Yesterday, Paste magazine announced that they were putting the print publication into “hiatus.” The online component will keep running, but with as much gusto is something that’s yet to be determined.
Paste had a rough patch in 2009 when they announced a massive fundraiser, and fans ended up pulling them through. It was remarkable, something unheard of, especially for a music magazine. But those things never last very long, now do they? It just goes to show the readership Paste has, and how dedicated people really are to keeping up the music scene that the magazine is a part of.
Based out of Decatur, Georgia, the magazine covered music mainly, but also film, books, video games and independent culture. They were one of the few outlets that could cover such a broad range and did it well. Every issue I’ve ever seen has been done beautifully, and it’s contained articles I’m genuinely interested in. For example, there was Potter or Proust in 2009, which I found particularly amusing (the mag also always posted about Harry Potter, which you know just made me more of a fan). A lot of music magazines are pretty specific in what they cover – straight-laced profiles and reviews usually. But Paste had think-pieces and views on culture that couldn’t be found anywhere else. And it wasn’t just about Georgia, although when they wrote about it, a hometown glow came through like a potent apple pie.
The demise of Paste has struck me hard. I’ve been following the magazine since I was in high school. I loved its cover’s texture (they changed it in the last year or so), the colours, the free CD, the design, and like I said, the content. It was always the first magazine I would look for in a store, and I would buy it without any question. It was also the only magazine I would consider posting the covers on my walls with all my other pictures because the artwork was so nice and it wasn’t overwhelming like Rolling Stone or Spin.
I sat at my desk at work yesterday, queasy. For weeks now, months even, I’ve had on my to-do list “pitch to Paste.” Every week, I’d look at it and be like ‘I really should’ or ‘I’m just too busy.’ These decisions have hurt me, and now who knows if I’ll ever be able to write for the web version. The demise of Paste represents not just the fact that I held it dear to me, and am now mourning it like I would mourn a friend, but it became my career goal.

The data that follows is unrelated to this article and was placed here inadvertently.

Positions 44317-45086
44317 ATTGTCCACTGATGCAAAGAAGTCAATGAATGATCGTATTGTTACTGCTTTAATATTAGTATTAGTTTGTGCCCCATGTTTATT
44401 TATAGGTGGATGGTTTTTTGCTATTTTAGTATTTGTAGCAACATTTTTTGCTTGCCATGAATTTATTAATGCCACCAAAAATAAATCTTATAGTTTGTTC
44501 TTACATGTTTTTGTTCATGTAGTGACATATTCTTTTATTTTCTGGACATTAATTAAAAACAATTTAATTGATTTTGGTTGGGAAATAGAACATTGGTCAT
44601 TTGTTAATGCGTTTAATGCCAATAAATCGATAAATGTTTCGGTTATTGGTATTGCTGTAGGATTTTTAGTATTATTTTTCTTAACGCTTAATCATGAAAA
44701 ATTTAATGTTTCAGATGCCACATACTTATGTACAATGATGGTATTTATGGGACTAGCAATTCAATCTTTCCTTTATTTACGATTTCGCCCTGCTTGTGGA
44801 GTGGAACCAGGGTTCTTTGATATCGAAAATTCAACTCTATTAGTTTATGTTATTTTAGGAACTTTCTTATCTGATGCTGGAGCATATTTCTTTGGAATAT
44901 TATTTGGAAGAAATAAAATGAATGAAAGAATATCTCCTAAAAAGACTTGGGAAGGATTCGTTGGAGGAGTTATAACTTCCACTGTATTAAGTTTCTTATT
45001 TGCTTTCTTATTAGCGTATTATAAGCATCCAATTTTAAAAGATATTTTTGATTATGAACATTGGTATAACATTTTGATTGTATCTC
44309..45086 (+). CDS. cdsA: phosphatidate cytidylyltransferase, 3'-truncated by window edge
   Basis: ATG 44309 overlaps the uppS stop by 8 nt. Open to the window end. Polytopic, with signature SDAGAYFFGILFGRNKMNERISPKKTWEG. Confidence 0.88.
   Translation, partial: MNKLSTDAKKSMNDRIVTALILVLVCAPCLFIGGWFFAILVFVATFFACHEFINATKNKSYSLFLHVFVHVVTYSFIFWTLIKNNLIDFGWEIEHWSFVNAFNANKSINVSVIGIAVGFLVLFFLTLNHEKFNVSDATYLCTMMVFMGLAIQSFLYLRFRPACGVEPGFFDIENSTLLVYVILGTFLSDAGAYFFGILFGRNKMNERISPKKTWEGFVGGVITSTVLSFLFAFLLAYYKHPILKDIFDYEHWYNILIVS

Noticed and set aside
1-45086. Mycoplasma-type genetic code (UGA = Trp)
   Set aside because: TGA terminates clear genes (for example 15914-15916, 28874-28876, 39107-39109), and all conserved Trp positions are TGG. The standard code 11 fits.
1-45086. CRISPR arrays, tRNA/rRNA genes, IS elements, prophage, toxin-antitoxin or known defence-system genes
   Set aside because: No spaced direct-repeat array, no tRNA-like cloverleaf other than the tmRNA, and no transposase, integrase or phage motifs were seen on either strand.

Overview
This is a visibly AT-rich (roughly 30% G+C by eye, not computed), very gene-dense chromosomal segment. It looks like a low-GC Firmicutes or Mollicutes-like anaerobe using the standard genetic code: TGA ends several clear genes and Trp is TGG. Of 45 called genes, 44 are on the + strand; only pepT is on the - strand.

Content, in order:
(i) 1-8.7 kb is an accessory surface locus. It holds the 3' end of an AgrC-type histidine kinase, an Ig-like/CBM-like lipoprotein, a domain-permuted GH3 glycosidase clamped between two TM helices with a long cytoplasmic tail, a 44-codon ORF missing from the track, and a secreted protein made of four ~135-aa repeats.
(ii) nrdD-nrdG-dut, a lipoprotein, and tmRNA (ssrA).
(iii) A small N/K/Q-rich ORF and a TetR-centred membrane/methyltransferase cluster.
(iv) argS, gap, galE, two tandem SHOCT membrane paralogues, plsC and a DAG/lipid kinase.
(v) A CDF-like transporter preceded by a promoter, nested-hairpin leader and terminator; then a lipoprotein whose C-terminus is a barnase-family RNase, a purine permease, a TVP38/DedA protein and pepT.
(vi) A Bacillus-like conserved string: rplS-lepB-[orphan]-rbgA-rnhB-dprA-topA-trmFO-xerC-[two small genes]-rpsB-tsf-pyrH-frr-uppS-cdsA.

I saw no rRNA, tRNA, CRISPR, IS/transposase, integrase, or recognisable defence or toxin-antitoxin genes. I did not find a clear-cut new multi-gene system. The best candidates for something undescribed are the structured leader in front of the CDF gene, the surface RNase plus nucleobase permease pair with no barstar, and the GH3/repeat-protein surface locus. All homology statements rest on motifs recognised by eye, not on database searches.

See, being a music journalist these days is pretty hard. You can’t have a conversation with someone about it without them saying either ‘well you’ll pull through, you’re awesome’ or ‘um, why are you doing this’ kind of deal. It’s pretty draining dealing with all of it when music journalism is the one and only thing you really want to do and know how to do. I don’t know how to do much else. I don’t have passion for much else. Music is both my hobby and my work (not the best either, but I digress). You have to be really dedicated and really focused in this business, and even so, you might not get what you’re hoping for. I’m now out in the big world after I finished university, and what will happen with the rest of my life? But heck, when older music journalists realize I’m 22, they all laugh at me. I’m not sure if anybody understands how much I want to be a part of this, how much I want this industry to keep going.
Seeing Paste go under is like watching part of my career, my life, go down with it, even though I have never been able to directly associate with them. But I know that I have enough strength to carry myself for quite some time.
A couple weeks ago, as I was preparing to move across town, I had the task of going through all my magazines. I did throw out quite a few issues of Paste, but after ripping out pictures and articles. Now I wish I had kept them all. I kept a lot of issues of Chart after it went under, but I got rid of those in the move as well. I regret this and I regret not pitching sooner, not being able to get to know the great people who put out such a magazine. I hope they will all go on to great things.
I have ideas up my sleeves, but they won’t come into effect for quite some time. Some things require others’ help (and, ha, I can’t pay) but if you’re as dedicated as I am, I’d like to see what we can do.
Paste, I hope the unfortunate term “hiatus” becomes true for you. It’s not very realistic to think that it will, but a girl can dream.
What some others have said about Paste on Twitter:
Carl Wilson: “Paste, a mag extravagant in praise of my book, suffers its inexorable fate, like the sweet maid who dies of t.b. late in a Victorian novel.”
SCQReview: “R.I.P. Paste Magazine (print version)… you were the best of them all.”
Anne Donahue: “Very sad to hear about Paste magazine. You were a good egg.”
SingingLamb: “Well there goes my dream of writing for Paste. R.I.P.”